Malaria Drug Challenges in Kenya

duo_cotecxin.jpgDespite a call for pharmacovigilence by the Kenya Pharmacy Board, fake duo-cotexin and cotexin were found in Kenya recently. The producers of duo-cotexin [40mg of dihydroartemisinin (DHA) and 320mg of piperaquine (PPQ)] have promised to introduce counterfeit-proof packaging with features such as a hologram, but in the meantime in Kenya, let the buyer beware. As a Daily Nation editorial opines, at present, “The average person is hardly in a position to differentiate between the counterfeit and the genuine drug. This would mean that there are people who are unnecessarily losing their lives.”

The Daily Nation pinpoints the problem within the Pharmacy Board. “Although the Pharmacy and Poisons Board has drug inspectors who are tasked to not only combat counterfeit drugs but also to ensure that drugs in the market are duly registered, it would appear that they are ill-equipped to police the drug market,” even though the Board claims that, “We ensure that all drugs, locally manufactured, imported and/or exported and registered to ensure their safety quality and efficacy” (sic).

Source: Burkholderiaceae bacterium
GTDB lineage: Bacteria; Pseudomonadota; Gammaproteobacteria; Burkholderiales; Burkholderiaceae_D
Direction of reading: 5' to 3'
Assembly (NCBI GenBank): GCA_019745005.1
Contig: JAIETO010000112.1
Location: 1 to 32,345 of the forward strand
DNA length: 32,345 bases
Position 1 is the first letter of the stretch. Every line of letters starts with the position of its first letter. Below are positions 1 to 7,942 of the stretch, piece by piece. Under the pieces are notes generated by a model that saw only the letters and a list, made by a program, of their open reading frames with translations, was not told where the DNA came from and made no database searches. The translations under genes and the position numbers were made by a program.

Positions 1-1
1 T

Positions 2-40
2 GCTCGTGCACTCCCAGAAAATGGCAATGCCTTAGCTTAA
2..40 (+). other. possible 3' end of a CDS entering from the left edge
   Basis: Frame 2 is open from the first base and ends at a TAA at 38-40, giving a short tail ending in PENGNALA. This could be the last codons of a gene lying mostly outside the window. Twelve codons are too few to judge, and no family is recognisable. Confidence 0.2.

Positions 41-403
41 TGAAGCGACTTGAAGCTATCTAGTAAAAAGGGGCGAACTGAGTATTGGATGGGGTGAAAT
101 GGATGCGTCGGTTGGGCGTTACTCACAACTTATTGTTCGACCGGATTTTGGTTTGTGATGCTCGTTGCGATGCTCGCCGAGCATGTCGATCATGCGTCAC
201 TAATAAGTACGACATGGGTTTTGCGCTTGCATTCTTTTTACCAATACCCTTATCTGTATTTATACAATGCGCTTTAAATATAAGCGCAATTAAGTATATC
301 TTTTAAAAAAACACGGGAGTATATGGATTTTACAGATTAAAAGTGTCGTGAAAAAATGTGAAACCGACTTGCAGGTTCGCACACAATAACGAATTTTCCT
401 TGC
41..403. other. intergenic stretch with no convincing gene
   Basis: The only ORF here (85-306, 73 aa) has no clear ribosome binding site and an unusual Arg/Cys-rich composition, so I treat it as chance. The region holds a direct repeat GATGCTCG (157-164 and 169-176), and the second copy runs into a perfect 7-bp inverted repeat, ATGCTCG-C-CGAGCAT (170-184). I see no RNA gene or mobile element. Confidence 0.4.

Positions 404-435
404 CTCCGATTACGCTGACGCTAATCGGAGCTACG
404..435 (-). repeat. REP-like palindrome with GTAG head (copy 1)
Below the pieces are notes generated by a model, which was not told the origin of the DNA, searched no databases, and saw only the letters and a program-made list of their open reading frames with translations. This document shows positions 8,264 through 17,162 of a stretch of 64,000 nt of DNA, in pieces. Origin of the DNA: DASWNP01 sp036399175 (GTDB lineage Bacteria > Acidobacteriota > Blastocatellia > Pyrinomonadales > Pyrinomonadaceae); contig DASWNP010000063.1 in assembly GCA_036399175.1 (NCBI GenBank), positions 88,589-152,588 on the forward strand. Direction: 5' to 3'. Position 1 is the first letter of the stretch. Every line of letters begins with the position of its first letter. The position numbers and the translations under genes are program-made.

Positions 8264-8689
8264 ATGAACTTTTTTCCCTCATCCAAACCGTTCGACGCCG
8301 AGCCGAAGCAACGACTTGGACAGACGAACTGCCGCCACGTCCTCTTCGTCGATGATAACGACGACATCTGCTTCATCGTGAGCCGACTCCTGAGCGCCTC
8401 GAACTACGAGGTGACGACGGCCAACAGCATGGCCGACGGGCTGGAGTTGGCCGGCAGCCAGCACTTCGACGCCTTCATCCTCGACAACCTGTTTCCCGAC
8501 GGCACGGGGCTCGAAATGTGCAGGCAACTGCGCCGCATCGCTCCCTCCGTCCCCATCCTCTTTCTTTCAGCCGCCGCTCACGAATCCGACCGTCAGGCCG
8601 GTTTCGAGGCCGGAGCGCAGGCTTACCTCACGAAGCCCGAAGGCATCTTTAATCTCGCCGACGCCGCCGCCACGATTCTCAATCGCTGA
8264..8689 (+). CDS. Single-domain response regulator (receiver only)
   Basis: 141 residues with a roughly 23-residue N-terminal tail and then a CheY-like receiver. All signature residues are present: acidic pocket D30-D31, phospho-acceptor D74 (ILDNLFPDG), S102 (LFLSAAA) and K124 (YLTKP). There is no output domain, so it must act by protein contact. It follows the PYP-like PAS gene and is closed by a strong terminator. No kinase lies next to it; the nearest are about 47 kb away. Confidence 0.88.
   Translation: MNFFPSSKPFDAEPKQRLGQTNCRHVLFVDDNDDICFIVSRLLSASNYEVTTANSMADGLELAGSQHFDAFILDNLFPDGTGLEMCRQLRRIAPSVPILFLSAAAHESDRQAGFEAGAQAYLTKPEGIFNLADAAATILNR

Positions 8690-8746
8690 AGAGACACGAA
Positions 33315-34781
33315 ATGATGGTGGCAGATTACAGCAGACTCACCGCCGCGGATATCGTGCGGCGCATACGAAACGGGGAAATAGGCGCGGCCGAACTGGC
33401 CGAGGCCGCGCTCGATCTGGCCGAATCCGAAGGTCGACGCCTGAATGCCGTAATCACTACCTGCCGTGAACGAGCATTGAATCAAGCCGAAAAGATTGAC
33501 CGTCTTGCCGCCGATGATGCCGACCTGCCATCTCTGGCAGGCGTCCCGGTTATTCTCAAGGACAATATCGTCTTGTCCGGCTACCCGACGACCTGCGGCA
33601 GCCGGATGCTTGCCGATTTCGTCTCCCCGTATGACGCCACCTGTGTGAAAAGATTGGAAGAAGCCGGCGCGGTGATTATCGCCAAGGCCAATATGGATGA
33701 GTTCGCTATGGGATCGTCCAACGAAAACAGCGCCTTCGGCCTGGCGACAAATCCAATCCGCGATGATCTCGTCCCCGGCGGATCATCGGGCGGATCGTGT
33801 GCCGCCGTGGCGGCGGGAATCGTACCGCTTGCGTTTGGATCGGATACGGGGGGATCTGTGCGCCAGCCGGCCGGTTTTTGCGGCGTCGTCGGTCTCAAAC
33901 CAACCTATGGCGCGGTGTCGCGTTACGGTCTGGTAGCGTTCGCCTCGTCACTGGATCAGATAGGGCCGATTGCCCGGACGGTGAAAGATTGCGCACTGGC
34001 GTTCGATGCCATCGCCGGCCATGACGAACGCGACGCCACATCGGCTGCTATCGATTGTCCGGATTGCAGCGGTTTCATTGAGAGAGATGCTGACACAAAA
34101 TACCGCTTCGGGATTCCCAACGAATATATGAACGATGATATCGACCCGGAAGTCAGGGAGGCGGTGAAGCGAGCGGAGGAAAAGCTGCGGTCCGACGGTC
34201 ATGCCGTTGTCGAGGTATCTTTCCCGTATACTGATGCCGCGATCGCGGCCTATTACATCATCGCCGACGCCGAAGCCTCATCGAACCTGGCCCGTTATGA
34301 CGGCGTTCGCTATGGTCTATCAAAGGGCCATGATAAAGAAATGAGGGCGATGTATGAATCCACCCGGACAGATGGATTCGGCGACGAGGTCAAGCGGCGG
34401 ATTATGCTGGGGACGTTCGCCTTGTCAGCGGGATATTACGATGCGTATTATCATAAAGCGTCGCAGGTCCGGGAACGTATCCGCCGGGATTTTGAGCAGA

With the presence of major donor programs such as the Global Fund and the President’s Malaria Initiative, Kenya may feel that much of its malaria drug need is being met with provisions of the only WHO prequalified arteseminin-based combination therapy antimalarial, Coartem, but that does not account for the private sector where the fake duo-cotexin appeared. Donor support is needed, not only to import more Coartem, but also to improve the capacity of the National Pharmacy Board and National Quality Control Laboratory to ensure that all Kenyans have access to safe and effective malaria medicines, whether they use the public or private sectors. This same need holds true for other countries in the region.

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